Passing by, for the present, the right of any government in which the nature of property is understood, and the principles of justice respected, artificially to raise or lower the standard of value, let us examine a little more closely this practical illustration. Let me for a moment reverse the data of the hon. member's comparison, which, ingeniously enough for his purpose, assumes the land owner to be in debt, and the monied man without any 902 similar demand against his income. Let me suppose on the one side, a land owner with an estate unincumbered, and his rent doubled from 500l. to 1,000l. a year during the depreciation, and on the other, a monied man, who, with 500l. a year in the three per cents purchased at 90, had borrowed one-half of the purchase money, and found himself compelled to repay it when the price had fallen to 50l.;—or, to come still nearer to the hon. gentleman's comparison, take the case of an income of 1,000l. a year, liable to an -obligation to pay abroad an annuity stipulated for in some foreign currency. If that annuity had been satisfied with 500l., when the exchange with such foreign country was at par, it would have required the whole income, when by depreciating our own money one half, the same exchange was turned in that proportion against us. But I must protest against this description of argument altogether. The price of land may rise or fall from natural causes, as may the price of commodities. Every holder of the one or the other is liable to such fluctuations; but that which is the common and fixed measure of all price is not to be tampered with and adjusted, to countervail these fluctuations. In this country, where told is the standard of value, what is it which the parties stipulate for, and the state guarantees, in every contract for a money payment? Why, that the sum tendered, in satisfaction of such payment, shall not be less in weight and fineness than is required by the standard; but the contract does not stipulate, neither does the state guarantee, that the quantity of gold contained in that sum shall bear at all time to come the same value, in relation either to land or to other commodities, as it did at the time when the parties contracted together. It is among the highest and first dudes of the state, in relation to property, to maintain that guarantee inviolate and immutable, and it is because we have neglected that duty, that we are now suffering all the evil consequences of that neglect.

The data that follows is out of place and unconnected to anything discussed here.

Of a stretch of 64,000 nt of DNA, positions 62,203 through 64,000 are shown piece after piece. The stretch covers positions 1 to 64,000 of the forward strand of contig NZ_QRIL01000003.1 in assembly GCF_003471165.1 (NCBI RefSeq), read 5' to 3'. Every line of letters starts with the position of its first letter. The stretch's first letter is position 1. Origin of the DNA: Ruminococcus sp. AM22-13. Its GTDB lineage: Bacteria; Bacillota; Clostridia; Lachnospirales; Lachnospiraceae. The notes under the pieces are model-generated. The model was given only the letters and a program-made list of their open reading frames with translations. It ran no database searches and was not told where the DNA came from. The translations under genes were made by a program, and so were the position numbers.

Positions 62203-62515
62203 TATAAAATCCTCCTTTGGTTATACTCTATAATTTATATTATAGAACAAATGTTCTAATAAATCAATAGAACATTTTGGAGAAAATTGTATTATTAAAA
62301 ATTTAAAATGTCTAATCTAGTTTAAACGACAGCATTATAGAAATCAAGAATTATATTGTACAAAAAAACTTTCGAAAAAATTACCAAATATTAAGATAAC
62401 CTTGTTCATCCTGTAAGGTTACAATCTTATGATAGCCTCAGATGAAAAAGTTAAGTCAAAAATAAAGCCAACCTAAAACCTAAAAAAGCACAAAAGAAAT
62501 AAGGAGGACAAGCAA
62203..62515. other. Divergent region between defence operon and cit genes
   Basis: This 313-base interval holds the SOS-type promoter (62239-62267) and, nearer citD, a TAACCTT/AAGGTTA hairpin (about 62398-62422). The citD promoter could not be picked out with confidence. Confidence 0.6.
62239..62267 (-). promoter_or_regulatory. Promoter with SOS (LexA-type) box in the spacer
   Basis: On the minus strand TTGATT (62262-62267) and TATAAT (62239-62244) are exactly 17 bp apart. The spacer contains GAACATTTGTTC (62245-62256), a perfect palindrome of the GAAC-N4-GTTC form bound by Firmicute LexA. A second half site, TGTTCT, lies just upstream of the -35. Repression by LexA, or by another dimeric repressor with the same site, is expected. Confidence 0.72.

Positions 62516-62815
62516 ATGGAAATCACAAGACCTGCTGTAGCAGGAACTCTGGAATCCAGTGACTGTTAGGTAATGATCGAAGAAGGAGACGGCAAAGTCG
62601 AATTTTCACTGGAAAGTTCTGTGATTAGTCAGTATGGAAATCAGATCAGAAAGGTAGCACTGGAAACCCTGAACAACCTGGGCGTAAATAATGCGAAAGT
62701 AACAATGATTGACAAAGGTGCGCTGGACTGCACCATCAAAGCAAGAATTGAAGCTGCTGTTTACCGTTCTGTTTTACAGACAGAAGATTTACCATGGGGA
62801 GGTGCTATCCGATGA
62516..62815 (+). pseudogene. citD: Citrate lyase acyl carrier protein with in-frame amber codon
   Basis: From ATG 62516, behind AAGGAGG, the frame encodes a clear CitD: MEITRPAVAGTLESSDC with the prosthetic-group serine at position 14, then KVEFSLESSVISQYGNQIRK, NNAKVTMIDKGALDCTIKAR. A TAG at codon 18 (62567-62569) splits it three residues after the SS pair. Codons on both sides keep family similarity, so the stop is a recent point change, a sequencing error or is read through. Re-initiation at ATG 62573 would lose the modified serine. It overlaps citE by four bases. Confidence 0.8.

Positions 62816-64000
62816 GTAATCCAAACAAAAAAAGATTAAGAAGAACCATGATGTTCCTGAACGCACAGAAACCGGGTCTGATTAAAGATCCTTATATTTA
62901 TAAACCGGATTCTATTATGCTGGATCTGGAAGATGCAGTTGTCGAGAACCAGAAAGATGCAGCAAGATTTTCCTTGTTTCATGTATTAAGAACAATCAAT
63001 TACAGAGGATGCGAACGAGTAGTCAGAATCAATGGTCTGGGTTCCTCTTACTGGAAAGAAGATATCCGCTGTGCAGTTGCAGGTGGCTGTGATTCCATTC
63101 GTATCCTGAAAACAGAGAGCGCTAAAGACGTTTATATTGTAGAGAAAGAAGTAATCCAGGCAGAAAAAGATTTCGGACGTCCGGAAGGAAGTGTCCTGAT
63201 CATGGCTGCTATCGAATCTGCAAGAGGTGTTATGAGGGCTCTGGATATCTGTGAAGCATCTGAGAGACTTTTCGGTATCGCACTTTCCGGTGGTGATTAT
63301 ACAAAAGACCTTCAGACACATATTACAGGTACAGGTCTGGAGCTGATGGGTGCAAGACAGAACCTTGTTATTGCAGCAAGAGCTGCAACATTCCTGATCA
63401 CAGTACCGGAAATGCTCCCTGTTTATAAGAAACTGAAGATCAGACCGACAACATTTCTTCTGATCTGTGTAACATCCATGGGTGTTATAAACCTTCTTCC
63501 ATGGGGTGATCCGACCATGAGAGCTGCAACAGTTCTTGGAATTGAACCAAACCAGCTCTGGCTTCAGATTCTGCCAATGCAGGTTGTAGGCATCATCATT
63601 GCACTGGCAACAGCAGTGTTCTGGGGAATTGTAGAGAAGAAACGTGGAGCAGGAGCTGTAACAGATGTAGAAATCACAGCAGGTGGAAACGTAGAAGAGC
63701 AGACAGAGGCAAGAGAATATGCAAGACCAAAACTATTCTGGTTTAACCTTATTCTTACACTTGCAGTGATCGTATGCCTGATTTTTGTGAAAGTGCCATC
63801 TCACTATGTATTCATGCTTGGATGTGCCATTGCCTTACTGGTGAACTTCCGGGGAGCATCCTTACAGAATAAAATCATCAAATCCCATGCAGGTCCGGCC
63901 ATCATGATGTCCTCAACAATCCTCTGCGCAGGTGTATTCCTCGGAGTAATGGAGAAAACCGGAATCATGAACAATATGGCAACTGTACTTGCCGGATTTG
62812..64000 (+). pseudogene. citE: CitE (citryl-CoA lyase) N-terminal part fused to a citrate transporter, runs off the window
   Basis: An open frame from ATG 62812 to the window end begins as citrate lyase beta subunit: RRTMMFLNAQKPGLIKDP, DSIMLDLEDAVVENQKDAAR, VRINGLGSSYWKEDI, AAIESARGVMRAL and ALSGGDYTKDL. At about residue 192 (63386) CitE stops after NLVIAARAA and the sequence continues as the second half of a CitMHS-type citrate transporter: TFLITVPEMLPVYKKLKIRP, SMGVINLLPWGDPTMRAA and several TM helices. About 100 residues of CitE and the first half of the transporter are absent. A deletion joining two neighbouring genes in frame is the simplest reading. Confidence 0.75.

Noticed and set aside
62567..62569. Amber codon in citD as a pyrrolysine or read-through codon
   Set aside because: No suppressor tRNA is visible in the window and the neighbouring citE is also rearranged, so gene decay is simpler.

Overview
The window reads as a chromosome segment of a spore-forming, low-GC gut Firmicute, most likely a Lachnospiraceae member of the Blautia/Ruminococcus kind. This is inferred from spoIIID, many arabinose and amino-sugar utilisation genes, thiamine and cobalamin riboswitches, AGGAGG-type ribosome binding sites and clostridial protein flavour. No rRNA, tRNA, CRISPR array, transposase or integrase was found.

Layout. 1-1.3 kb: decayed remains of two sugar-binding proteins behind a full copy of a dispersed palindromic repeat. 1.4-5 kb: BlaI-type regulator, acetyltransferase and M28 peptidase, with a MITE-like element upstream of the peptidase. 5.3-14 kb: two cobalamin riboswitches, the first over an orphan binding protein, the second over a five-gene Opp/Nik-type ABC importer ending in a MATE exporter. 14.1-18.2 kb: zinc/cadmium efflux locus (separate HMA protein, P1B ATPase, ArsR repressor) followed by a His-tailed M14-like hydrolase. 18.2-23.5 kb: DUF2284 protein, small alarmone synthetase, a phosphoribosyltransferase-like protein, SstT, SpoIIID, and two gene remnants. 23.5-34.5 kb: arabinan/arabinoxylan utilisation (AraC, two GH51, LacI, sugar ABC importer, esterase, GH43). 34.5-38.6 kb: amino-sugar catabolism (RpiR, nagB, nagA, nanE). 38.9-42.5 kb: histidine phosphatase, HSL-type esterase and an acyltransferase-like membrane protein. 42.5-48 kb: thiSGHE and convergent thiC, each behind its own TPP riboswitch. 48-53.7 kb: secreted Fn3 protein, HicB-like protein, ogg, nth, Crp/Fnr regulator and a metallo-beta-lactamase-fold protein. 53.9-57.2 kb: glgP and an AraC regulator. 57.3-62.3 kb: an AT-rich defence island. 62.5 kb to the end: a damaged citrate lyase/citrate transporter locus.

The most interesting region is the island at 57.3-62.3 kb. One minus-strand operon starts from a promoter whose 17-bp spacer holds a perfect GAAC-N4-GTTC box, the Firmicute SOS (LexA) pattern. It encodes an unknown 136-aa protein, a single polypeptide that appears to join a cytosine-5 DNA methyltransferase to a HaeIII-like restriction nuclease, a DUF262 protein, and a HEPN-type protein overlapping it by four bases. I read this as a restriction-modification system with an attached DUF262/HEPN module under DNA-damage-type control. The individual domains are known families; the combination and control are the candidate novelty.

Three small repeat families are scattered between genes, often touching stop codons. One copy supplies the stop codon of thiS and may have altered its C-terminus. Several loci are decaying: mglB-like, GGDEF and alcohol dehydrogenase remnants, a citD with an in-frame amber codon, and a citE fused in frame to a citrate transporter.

But, admitting that a certain quantum of injustice has been done to one class of the community during the suspension, and that now by its removal, a consequent degree of injury and hardship is inflicted upon another, does it follow that we are either to perpetuate and aggravate the first injustice, or that it is wise or practicable to attempt to 903 revise and re-adjust all the pecuniary transactions of the last twenty-five years? The hon. member, indeed, seems to think that nothing is more simple than the first of these courses, but he only looks at one side of the question. He puts the case of hardship to the land-owner who encumbered his estate during the depreciation; but let me let me ask him to recollect the mortgagee who let his money before that event. Let me suppose the hon. members himself (and there is no man to whose candour and sense of justice I would with more confidence apply myself in this illustration) to have two mortgages upon his estate—the one dated ii 1796, and the other in 1811. How has he hitherto settled with his two creditors, and how does he propose to settle with them now? Has he two measures of justice and value,—one for the creditor of 1811, and another for the creditor of 1796? What the hon. member now says to the mortgagee of 1811 in substance is this, "When I signed your mortgage the currency was depreciated 40 per cent, and my rents have since fallen in nearly the same amount: if, therefore, I now reduce your claim in that proportion there can be no real injustice." Against the fairness of this proposal what says the mortgagee? "I lent my money," he replies, "without reference to that difference, and I produce that act of parliament which prohibits any such reference:—I further appeal to the repeated and solemn declarations of the legislature, that cash payments should be resumed on the restoration of peace. I ask, if the depreciation had increased from 40 to 60 in the first years after our contract, and from 60 to 80 in the year following, would you (the mortgager) have compensated me for these differences; or would you not, if it had suited your convenience, have paid me off without any such compensation? If you did not pay me off, it may be, because you assumed that the value of money would go no further diminishing from year to year, but you had no right to assume that it might not be the other way; and, at any rate, you were distinctly fore warned that, in one contingency, which from the nature of things could not be very remote, the ancient standard was to be restored." Notwithstanding this answer, conclusive, I conceive, as to the strict legal right of the creditor, it many be said, that the case of the debtor may be such as to entitle 904 him to an equitable consideration. Be it so. But then what becomes of the other mortgagee who had lent his money in 1796? Has he been paid during the Whole of the suspension in depreciated money? In 1811, for instance, did his debtor force him to accept payment in the currency of that year? Did he tender to him Bank notes, depreciated, as he says, forty per cent, together with the act of parliament which prohibits any reference to that depreciation?. Against such a tender, backed by such a law, what would the mortgagee of 1796 have to urge? Might he not say,—"At the period when I made this advance, I relied on the public faith. The money which I lent you was of due weight and fineness; according to that standard which had remained unaltered since the reign of Elizabeth. To preserve that standard for ever inviolate, I knew was the declared policy of the state, and that parliament, in each succeeding reign, had passed laws for that purpose. Resting upon an unbroken pledge of near three centuries upon the positive enactments of law, upon the universal understanding of the country, upon the obvious justice of the case, upon the avowed intention of parliament, recorded in every statute that imposed or continued the suspension,—that cash payments should be resumed as soon as possible, and upon the implied assurance, involved in this declaration, that it was not intended, by these temporary suspensions, to alter the standard of our money;—upon all these grounds, I claim to be paid with reference to the existing difference between Bank notes and that standard." "No!" replies the mortgager, "Here is a law which forbids that reference; and by that law I will abide, whether the difference be 40 or 80 per cent, whether the rent of my estate upon which your mortgage is secured, has been doubled or tripled in consequence of that difference."